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This episode features the unlikely but increasingly tolerable pairing of Nanami and a somewhat humbled (and therefore more reasonable) Brother Jiro, as they search for the Sojobo’s soul. He’s still stern and no nonsense, but he doesn’t prevent Nanami from following him down into a secret cavern.

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Jiro even tells her this was where Shinjuro got into trouble with a thunderbolt beast, and where Suiro lost his ability to fly by rescuing him. But when Jiro drops into a deeper chasm, even when lightning shoots up, nay, because it does, Nanami goes in after Jiro, not because she doesn’t trust him, but because he had the bearing of a man going to his death.

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The beast rears its head for Nanami first, and while she’s able to fire off a barrier against evil, it counterattacks with a massive lightning strike. It’s in this moment Jiro finally understands why Suiro saved Shinjuro and regrets nothing: the despair of losing his ability to fly was small compared to the despair of losing someone he loves.

Before Suiro knew it, he was moving to save Shinjuro. And before Jiro knows it, he’s moving to save Nanami, whom he admits he’s fallen for, and can’t bear to watch die.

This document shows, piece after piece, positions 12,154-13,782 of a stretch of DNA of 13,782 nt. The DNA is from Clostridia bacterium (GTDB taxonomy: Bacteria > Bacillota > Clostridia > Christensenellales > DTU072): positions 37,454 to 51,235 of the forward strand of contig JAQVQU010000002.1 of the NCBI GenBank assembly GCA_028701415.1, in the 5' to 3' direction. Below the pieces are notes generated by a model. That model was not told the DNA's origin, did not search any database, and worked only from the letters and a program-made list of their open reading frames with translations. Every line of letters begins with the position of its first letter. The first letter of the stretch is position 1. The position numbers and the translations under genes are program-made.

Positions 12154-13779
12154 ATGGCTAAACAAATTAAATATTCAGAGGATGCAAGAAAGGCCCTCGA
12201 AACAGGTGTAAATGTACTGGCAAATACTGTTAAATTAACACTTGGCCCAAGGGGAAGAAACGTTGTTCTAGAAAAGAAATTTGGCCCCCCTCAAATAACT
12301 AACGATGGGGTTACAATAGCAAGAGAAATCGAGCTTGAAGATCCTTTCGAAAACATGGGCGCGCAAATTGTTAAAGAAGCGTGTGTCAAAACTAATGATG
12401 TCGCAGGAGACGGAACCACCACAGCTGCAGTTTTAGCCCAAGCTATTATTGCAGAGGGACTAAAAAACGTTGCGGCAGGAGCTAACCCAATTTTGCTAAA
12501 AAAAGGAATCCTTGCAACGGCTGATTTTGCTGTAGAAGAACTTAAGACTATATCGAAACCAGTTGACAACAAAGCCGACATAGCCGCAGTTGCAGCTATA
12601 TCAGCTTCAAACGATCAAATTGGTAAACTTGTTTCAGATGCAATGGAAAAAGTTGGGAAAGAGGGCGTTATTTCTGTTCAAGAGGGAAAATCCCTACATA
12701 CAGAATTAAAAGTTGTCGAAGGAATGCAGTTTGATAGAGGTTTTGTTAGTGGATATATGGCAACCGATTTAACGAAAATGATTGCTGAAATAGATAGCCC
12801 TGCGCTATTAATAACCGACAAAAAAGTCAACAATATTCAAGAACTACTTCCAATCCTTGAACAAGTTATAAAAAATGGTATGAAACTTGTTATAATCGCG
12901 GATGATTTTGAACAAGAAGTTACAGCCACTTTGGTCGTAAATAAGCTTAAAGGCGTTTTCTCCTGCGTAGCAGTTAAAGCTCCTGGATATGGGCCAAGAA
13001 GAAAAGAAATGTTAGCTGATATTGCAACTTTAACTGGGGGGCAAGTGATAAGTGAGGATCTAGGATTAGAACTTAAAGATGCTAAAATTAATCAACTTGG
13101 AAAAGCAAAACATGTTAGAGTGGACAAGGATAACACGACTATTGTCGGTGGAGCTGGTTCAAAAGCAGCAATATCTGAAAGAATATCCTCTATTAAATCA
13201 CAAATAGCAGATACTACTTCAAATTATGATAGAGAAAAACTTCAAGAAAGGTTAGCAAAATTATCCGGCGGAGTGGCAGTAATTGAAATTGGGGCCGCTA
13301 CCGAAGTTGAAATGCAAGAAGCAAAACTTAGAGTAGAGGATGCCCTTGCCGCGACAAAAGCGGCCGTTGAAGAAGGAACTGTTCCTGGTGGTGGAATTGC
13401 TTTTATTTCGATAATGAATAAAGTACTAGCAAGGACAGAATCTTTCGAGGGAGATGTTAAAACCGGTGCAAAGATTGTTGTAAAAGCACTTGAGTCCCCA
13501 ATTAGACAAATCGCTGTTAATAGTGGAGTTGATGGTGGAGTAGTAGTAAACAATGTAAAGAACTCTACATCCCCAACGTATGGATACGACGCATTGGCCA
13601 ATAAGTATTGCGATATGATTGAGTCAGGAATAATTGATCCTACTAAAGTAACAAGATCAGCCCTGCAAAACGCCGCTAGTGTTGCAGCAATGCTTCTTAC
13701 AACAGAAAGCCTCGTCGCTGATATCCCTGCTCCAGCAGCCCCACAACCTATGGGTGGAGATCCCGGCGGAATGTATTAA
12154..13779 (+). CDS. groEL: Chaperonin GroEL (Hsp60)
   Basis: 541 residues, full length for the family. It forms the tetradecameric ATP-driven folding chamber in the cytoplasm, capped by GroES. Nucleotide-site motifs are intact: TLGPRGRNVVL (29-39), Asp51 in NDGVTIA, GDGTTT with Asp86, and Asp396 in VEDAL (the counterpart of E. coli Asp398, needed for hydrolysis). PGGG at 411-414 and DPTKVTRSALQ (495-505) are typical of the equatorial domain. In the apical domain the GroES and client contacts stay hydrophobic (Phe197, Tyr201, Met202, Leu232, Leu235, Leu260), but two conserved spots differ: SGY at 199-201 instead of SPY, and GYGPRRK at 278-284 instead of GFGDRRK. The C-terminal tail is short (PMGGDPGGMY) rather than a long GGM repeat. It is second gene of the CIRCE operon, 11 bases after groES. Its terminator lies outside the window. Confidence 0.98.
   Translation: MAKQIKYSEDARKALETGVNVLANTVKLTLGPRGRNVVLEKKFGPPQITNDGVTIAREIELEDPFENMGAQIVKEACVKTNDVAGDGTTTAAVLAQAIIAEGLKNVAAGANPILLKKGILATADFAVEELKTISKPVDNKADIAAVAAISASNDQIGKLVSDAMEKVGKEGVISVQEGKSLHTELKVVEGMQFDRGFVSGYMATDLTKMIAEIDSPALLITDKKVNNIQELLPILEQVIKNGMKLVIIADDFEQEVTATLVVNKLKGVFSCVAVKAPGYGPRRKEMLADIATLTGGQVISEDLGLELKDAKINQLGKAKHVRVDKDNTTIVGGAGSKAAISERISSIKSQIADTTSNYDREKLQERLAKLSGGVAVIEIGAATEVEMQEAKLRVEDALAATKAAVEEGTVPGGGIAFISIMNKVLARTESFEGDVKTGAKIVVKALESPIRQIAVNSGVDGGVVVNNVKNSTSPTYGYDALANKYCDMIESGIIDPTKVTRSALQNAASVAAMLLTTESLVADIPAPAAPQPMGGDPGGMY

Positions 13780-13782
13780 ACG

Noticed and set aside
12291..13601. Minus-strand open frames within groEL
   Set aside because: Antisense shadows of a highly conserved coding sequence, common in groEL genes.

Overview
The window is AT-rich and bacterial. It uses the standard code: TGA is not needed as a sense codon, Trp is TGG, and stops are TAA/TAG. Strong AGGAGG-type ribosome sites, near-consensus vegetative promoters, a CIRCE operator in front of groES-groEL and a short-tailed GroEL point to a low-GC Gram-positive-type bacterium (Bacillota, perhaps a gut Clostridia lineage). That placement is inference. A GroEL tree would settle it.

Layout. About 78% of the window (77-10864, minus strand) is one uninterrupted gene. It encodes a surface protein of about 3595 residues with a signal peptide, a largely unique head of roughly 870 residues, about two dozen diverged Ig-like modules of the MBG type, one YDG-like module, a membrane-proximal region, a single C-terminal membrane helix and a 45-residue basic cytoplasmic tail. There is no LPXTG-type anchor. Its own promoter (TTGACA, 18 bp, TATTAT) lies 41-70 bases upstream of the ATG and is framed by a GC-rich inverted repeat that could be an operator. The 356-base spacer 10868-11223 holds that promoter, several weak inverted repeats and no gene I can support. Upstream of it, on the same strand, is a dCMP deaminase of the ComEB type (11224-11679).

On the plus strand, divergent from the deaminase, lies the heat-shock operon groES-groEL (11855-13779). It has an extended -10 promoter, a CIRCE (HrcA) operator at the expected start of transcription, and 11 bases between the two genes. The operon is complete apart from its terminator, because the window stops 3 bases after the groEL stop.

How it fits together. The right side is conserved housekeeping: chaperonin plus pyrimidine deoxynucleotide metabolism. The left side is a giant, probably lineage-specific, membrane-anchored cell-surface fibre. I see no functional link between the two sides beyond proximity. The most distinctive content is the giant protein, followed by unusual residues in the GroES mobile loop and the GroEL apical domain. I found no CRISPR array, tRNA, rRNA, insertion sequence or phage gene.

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I love how over-the-top Shinjuro’s reaction to learning the soul is hidden in the same place where he was traumitized, but he quickly composes himself, knowing that not only is he a far stronger tengu now, in part because of that experience, but he’s also not alone: Tomoe is with him and Nanami is further in.

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Tomoe dispatches the “kitten” with his superior fox fire, but he isn’t able to bask in the light of Nanami’s gratitude for saving her as he usually does. Nanami is too concerned with Jiro, who is badly injured and loses consciousness.

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In a really nice icebreaker, the defeated thunderbolt beast, suddenly not so fearsome-looking anymore, coughs up the Sojobo’s soul like a hairball. Kamisama Kiss has always been great at tempering or punctuating its more serious scenes with lighter fare. Unlike, say, Violin girl, its slapstick never ruins the mood, but rather keeps it in check.

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Nanami’s continued concern for Jiro irks Tomoe, because he doesn’t like the idea of Nanami, whom he likes, worrying about another man. Still, he’s able to comfort her by assuring her Jiro will happily bear whatever consequences he must, because he got to save Nanami. He speaks form his own extensive experience: saving Nanami is always worth it.

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Kamisama Kiss puts on a romantic comedy/drama clinic this week, perfectly balancing Nanami’s joy and relief when Jiro comes to (thanks to her peach pills) with the embarrassment of walking in on a nude Jiro being bathed by Suiro.